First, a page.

Sedentary behaviour, physical activity and sleep are pillars of good health that must be addressed to consider the unique care needs and preferences of older adults.
Dr Claire Baldwin, a senior lecturer in physiotherapy for the College of Nursing and Health Sciences at Flinders University, says interventions are needed to avoid unnecessary complications – and she is pursuing important research through the Guideline Project to introduce improved support systems.
“With an ageing population, the impact of inactivity on individuals and health systems will continue to escalate,” says Dr Baldwin.
“Currently, interventions to increase daytime physical activity or reduce sedentary behaviour in hospital settings are scarce. Yet without intervention, the negative impact of inactivity on individuals and health systems will escalate.”
Adults, and especially older adults, who spend time inactive, sitting, or lying in bed, when in hospital are at high risk of functional decline, acquiring new disabilities or limitations, which can lead to them being institutionalised, sustaining falls and other costly hospital-associated complications.
Sitting less and moving more is the antidote to inactivity during hospitalisation, which has been described as a “wicked problem”; simple on the surface but complex in reality and resistant to resolution.
There are currently no guidelines that address the complex problem of inactivity in hospitals, so the Guideline Project being led by Dr Baldwin (funded by the Australian Association of Gerontology) aims to develop an evidence-based guideline for consumers about ways to safely move more and sit less while in hospital for an acute medical illness.
It will outline the prioritisation of problems, review of research evidence and the making of recommendations for a guideline. These guidelines will be world-first, and while developed specifically for the Australian context, will be of international significance.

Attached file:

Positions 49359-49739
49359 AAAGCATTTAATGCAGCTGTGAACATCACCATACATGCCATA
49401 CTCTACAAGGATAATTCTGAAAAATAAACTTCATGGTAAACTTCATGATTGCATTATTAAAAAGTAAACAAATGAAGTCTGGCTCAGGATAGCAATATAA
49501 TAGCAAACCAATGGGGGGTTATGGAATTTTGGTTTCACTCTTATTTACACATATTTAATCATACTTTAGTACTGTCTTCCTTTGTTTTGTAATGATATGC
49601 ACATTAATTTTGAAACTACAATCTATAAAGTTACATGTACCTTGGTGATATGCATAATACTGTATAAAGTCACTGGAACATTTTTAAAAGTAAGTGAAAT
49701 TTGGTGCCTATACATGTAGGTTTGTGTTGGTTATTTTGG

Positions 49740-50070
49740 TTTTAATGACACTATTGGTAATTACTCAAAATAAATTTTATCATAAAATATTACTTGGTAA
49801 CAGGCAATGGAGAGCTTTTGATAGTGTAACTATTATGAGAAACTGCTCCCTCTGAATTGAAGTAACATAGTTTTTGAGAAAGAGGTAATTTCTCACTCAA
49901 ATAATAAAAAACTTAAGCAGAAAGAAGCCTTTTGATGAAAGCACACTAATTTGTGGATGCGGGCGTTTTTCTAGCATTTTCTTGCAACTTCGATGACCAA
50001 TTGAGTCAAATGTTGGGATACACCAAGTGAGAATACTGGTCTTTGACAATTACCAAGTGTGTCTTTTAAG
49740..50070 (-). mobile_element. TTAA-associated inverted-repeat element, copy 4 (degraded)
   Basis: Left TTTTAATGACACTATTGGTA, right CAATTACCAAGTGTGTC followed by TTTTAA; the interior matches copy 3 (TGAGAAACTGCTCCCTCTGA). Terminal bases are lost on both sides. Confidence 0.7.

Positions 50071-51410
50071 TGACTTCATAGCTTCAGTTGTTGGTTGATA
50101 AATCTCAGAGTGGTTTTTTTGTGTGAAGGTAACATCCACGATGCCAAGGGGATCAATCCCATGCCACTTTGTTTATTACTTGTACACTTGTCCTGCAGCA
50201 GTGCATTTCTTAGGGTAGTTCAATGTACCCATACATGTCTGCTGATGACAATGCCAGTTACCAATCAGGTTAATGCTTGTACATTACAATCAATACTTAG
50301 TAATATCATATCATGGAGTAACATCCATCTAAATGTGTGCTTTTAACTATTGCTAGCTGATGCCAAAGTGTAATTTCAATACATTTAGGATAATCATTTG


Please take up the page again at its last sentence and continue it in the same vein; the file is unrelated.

Dr Baldwin and colleagues are focusing on two areas: Developing a guideline to support older adults to sit less and move more during acute hospitalisation, and testing ACTIVE-DAY, a program designed to help older adults to move more, sit less and sleep well, from hospital to home.
“No previous study has delivered a collective intervention for behaviours across a 24-hour day from hospital-to-home,” says Dr Baldwin. “This targets a high-volume and high-risk patient group that represent a significant portion of physical inactivity and hospitalisation health burdens.”
The ACTIVE DAY intervention involved participants having an in-hospital education session to focus on what participants can do to move more and sit less during hospitalisation, plus additional activity delivered by physiotherapy students each weekday for up to two weeks. Once home from hospital, participants receive a series of home visits and phone consultations (plus a workbook and activity tracker for step counting) spread over a three-month period.
It adapts and combines interventions tested in overseas groups of older adults to the transition from hospital to home, offering continuity of care.
This work builds on Dr Baldwin’s early post-doctoral research, which focussed on understanding inactivity during hospitalisation. “This work shaped my research direction, to take an inter-disciplinary approach and focus on older adults,” she explains.
This led to Dr Baldwin’s collaborations with international teams to publish rapid guidelines for the physiotherapy management of people with COVID-19 in the acute care setting, and to describe core outcomes for measurement in studies of physical activity interventions in community-dwelling older adults.
Dr Baldwin and colleagues now seek to upscale ACTIVE-DAY by establishing proof-of-concept and feasibility that ACTIVE-DAY can work in an Australian healthcare setting.
“These projects are both examining factors that keep people unnecessarily inactive in hospital include processes and policies; the influences of people (patients, family, staff), culture and the hospital environment,” says Dr Baldwin.
“To create real change for this under-recognised problem, all these factors need to be considered both in policy and practice.”
While these projects are still in process, Dr Baldwin is confident they will provide health professionals and older adults with evidence-based knowledge on how to move more and sit less while in hospital.
“With effective implementation, a reduction in complications associated with inactivity during hospitalisation should follow,” says Dr Baldwin.
“Ultimately, improved activity and sleep with minimised sedentary behaviour should impact a range of indicators in hospitalised older adults, including physical function, adverse events, and hospital outcomes, which is what we hope to investigate in the future.”